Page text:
Kano Wheat Farmers Get N50m Loan

The Kano state Government has given out N50 million as loan to the  state chapter of the  Wheat Farmers Association(WFAN), to aid its members  in storing their produce after harvest.

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According to the Chairman of the Association, Alhaji Farouk Rabi’u who made this disclosure,  the association would give out interest free loans to all its members, so as to assist them in protecting their products all through the season.

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Alhaji Rabi’u emphasized that the interest free loan was repayable, after the farmers must have sold their produce.

The programme titled ”Warehousing Finance Receipt Programme’ would ensure that farmers receive 30 per cent  value of their products as loans, while they would be required to pay a token for the storage of their products.

 

 

 

 

Animal Vaccines Should Be Administered By Professionals-Vet Doctor

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The indiscriminate administration of  of vaccines on  animals by non professionals, has been  condemned.

This condemnation was made by a Veterinary Doctor, Dr. Oumide Ogunjobi, the Operations Manager  of a Veterinary Consulting Firm, in Ibadan, Nigeria.

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Indeed, vaccines are sold, and  administered  on animals, by mostly unqualified people, who learned the process informally.

”We’ve been trying to ensure that only Veterinary Doctors have access to vaccines, vaccines are biologicals that are used for the immunization of animals. If animals are not well immunized, vaccinated, there is no way , we will be able to control and prevent the outbreak of diseases. Any vaccines  that would be given in the state, a Veterinary Doctor must be involved. Everywhere you go, you see people selling veterinary drugs, but if  we ensure that only registered Veterinary Doctors are consulting in these  outlets, there will be sanity”, Dr. Ogunjobi concluded.

Africa: UN – U.S.$4.4 Billion Needed to Prevent ‘Catastrophe’ of Famine

The United Nations needs $4.4bn by the end of next month to prevent “a catastrophe” of hunger and famine in South Sudan, Nigeria, Somalia and Yemen, according to Secretary-General Antonio Guterres.

More than 20 million people face starvation in the four countries and action is needed now to avert a humanitarian disaster, Guterres told a news conference at UN headquarters on Wednesday.

“We need $4.4 billion by the end of March to avert a catastrophe,” he said.

So far, the UN has raised just $90m.

South Sudan on Monday declared a famine in northern Unity State while Fews Net, the famine early warning system, has said that some remote areas of northeast Nigeria are already affected by starvation since late last year.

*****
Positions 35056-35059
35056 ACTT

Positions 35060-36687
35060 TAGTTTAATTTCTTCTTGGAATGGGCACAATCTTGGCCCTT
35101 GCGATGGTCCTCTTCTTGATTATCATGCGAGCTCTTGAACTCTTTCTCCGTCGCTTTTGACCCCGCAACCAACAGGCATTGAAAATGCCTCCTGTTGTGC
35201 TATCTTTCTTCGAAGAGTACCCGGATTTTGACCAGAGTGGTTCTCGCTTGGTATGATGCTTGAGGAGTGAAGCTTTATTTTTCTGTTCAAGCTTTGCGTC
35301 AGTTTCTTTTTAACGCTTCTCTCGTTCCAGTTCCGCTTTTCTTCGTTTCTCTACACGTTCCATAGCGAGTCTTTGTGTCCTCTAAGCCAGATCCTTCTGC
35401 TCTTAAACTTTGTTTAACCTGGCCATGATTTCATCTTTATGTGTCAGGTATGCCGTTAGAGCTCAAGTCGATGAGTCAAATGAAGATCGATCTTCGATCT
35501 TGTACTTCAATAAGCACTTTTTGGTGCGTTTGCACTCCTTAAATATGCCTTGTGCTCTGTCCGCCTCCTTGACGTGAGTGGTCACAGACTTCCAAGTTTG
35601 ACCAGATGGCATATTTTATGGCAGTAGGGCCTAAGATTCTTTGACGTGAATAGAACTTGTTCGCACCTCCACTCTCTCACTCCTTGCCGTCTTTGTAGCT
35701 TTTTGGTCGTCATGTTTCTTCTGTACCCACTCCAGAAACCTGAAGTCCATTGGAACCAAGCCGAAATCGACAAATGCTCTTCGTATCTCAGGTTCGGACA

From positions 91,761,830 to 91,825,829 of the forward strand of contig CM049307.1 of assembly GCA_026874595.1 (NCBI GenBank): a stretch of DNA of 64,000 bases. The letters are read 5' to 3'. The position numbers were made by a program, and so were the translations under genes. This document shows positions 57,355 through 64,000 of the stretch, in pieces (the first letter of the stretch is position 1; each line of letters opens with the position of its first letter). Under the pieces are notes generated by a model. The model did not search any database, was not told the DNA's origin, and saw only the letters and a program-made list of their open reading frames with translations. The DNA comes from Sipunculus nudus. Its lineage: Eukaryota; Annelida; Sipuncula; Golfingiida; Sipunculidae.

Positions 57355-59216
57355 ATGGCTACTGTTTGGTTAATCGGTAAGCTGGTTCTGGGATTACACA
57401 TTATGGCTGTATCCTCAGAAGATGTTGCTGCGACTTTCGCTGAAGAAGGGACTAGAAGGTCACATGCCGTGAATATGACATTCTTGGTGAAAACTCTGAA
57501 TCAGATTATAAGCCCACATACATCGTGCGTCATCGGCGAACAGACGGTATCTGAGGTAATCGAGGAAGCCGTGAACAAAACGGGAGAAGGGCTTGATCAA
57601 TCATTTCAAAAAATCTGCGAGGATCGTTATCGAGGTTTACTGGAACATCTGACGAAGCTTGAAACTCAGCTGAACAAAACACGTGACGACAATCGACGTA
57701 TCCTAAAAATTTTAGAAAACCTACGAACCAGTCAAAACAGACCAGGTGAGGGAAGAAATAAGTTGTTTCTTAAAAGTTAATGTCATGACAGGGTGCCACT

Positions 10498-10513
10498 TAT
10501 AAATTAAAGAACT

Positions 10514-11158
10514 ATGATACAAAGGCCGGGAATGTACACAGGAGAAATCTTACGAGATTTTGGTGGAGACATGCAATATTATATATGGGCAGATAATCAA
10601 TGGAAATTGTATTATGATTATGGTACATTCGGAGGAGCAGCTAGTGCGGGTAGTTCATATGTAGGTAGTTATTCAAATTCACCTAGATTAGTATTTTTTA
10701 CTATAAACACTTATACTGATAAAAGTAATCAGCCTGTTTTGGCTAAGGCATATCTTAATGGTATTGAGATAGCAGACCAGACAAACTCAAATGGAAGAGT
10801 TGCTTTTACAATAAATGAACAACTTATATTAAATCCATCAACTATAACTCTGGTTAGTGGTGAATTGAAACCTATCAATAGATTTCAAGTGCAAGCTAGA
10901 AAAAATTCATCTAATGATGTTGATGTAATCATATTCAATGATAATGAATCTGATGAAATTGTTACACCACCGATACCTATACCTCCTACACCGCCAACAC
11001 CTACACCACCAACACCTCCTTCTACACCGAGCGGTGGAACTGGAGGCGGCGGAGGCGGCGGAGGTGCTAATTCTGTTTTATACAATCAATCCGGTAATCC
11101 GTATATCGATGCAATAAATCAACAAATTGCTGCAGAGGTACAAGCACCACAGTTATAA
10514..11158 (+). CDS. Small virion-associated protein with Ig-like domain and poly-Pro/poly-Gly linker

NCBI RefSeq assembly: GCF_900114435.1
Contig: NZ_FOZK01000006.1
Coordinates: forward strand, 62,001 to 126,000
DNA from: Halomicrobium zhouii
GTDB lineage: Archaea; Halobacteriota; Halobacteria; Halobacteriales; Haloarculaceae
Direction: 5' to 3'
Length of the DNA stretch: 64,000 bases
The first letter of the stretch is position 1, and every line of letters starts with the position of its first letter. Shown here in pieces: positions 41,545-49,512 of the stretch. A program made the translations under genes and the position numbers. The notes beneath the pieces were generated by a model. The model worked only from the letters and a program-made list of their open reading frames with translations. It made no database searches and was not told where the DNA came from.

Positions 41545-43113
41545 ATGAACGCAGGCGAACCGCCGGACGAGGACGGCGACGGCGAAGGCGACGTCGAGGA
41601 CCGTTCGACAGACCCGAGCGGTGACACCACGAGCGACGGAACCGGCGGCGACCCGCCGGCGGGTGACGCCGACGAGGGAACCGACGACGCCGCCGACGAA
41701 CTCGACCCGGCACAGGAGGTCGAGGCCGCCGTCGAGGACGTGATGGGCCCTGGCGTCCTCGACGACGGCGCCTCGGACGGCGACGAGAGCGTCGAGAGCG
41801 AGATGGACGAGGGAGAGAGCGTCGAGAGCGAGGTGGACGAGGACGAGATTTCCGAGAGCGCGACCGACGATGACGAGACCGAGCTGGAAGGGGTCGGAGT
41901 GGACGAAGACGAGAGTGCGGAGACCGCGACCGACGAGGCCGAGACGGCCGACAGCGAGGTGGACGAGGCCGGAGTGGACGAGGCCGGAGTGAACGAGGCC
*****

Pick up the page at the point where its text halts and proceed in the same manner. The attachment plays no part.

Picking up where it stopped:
The four famine alerts are unprecedented in recent decades.

There has only been one famine since 2000, in Somalia. At least 260,000 people died in that disaster – half of them children under the age of five, according to the UN World Food Program.

The UN children’s agency UNICEF this week said almost 1.4 million children acutely malnourished in Nigeria, Somalia, South Sudan and Yemen could die from famine in the coming months.

Of the four famine alerts, only one – Somalia – is caused by drought, while the other three are the result of conflicts, also described as “man-made food crises”.

“The situation is dire,” said Guterres.

“Millions of people are barely surviving in the space between malnutrition and death, vulnerable to diseases and outbreaks, forced to kill their animals for food and eat the grain they saved for next year’s seeds.”

The appeal for international action came as humanitarian aid groups are already struggling to meet needs in Syria and cope with the global refugee crisis.

This story from Al Jazeera was supplied to AllAfrica under an agreement with the Africa Media Agency

Source : All Africa

Tanzania: We’ll Table Confidence Vote Against JPM – Zitto

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Dar es Salaam — The Alliance for Democratic Change (ACT-Wazalendo) has said it would table in Parliament a motion of no confidence against President John Magufuli in the event of some Tanzanians dying of hunger.

This was said by ACT Wazalendo party leader Zitto Kabwe during a campaign rally for Kijichi Ward councillor’s seat.

Mr Kabwe said President Magufuli would become the first country’s Head of State to face a vote of no confidence in Parliament should people die for lack of food.